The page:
How are consultancy and professional services defined for VAT purposes in relation to the place of supply?

Jaspal Dhillon, 6 March 2023

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One of the key concepts to determine the VAT liability of a transaction is the ‘place of supply’ which confirms where VAT is payable, if any.

The basic rule for the place of supply of services is that VAT is due where the supplier belongs, when services are provided to private consumers, and where the customer belongs, when providing services to business customer.

There are however exceptions to this rule, for example, land related services, hire of goods, electronic services, cultural services, and others. Understanding how the rules apply is essential to getting the VAT liability correct.

What are the rules for consultancy and professional services?

The rules regarding consultancy and professional services are often seen as relatively straightforward when determining VAT liability and place of supply. With these types of services, whether the customer is a business or a private individual, if the customer is in the UK then VAT is due at the standard rate (there are some exceptions, for example, financial services).

If the customer is outside the UK however, then no UK VAT is chargeable. This is applicable to whether they are in business, or not in business, following Brexit. If the customer was in the EU before Brexit, these services were only not subject to UK VAT if that customer was in business. However, this is no longer the case.

These services (pre-2010) were listed in Schedule 5 of the VAT Act, and are now contained in Schedule 4A VAT Act 1994.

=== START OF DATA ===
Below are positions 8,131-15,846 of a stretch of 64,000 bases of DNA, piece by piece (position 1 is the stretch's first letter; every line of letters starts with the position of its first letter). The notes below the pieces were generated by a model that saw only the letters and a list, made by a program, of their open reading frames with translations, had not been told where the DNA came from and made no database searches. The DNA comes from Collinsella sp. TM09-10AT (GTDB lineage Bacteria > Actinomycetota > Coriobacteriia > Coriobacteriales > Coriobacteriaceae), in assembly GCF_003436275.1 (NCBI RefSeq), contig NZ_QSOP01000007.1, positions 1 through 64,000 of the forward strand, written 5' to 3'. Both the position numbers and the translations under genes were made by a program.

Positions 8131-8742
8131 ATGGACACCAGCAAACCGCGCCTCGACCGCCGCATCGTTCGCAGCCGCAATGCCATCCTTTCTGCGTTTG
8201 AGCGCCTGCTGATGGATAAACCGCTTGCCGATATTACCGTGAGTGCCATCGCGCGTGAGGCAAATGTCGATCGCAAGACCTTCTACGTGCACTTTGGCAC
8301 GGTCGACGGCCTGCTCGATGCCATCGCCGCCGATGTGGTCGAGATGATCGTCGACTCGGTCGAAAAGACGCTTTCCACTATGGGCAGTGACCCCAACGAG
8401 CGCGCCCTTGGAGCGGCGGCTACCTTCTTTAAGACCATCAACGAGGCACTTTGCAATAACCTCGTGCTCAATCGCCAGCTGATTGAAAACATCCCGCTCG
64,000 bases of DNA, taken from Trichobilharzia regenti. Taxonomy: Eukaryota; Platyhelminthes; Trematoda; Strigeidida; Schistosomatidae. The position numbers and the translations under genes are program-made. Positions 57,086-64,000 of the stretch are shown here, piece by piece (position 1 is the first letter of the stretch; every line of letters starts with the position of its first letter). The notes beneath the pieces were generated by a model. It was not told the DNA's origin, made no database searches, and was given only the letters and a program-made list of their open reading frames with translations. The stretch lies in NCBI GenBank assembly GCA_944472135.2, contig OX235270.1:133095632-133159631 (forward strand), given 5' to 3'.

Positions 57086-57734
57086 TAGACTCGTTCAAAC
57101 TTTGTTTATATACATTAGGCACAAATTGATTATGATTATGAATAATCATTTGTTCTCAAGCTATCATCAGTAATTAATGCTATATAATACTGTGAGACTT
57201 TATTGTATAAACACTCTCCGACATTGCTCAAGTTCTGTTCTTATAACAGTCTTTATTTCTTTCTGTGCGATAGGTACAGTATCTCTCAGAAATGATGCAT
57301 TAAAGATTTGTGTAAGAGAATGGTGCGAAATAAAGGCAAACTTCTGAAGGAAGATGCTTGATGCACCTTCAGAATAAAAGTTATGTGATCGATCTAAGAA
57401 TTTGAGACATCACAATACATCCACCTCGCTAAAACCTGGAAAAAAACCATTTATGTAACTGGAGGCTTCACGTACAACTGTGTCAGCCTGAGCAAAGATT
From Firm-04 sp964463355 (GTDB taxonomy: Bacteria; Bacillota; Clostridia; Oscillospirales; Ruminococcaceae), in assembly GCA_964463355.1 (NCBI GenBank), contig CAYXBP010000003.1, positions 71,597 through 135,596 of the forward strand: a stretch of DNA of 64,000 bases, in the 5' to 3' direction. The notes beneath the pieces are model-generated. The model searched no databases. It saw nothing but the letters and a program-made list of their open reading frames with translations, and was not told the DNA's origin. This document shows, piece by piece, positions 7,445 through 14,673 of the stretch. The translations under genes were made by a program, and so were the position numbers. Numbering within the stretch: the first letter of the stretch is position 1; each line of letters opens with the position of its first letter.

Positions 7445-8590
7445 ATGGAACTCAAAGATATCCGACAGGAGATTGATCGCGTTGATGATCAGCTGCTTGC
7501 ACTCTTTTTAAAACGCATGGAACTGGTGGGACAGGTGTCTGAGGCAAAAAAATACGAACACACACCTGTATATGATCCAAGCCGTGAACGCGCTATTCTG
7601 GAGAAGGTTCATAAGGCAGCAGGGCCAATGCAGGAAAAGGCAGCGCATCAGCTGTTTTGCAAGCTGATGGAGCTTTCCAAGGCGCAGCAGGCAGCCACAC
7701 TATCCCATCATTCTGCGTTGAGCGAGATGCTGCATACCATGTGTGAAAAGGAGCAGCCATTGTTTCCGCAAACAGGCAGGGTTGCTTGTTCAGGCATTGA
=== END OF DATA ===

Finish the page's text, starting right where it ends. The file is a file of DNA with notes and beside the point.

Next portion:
If we leave the evolvement of the legislation in the past, if the services are listed in Schedule 4A of VAT Act 1994, and your customer is outside the UK, you do not charge UK VAT.

Schedule 4A s.16 ((2) (d)) refers to ‘services of consultants….’‘so lawyers, accountants and other professionals’ providers of services to overseas clients can supply those services free of UK VAT. They have the advantage of registering for UK VAT and recovering VAT on costs, meaning they get repayments from HMRC for VAT incurred on their business costs.

What is consultancy or professional services?

A recent VAT case has cast some doubt over what consultancy or a professional service is. If we ‘park’ the VAT rules for now, this case looks at defining what these types of services actually are. If the service is not recognised as consultancy or professional services, then we need to go back to ‘square 1’ so to speak and start again to work out what the place of supply is, where it falls within the legislation, and whether VAT is due and where.

In the case of HMRC v Gray & Farrar International LLP, the Court of Appeal has confirmed that ‘match-making services’ i.e. dating services are not consultancy or advisory services, but they instead are merely introductions between people looking for long-term partners. Determined by the Court, this was not a service typically provided by consultants. It followed that the services did not fall within the special place of supply rules for consultancy and advisory services. Therefore, the services supplied were subject to UK VAT when supplied to overseas clients.

What is the relevance of this?

You may be thinking that your business does not provide these types of services (dating/match making services) so it’s therefore not applicable. However, this case shows that HMRC are targeting those that they deem not to fall under a ‘professional service’ category. If their definition of a ‘professional service’ is not met, then supplies made to overseas clients VAT rules will not apply, i.e. VAT could be due where it’s currently not.

HMRC’s determination and desire to enforce this is evident in that they won the case in the First Tier Tax Tribunal, lost in the Upper Tribunal, and pursued their arguments to the Court of Appeal which they have now won. Their pursuit, in the author’s view, is not necessarily because they want to target match making/dating services, but instead potentially redefine what is and isn’t considered a consultancy/professional service for VAT purposes.

How can we help?

It’s advisable for taxpayers to look at the type of services they provide to ensure they meet the criteria classifying them as a consultancy or professional service, particularly where services are supplied to overseas customers/clients and UK VAT is not charged.

To discuss the potential impact of this case on your business, please contact our VAT partner Jas Dhillon ( or your usual Lubbock Fine contact.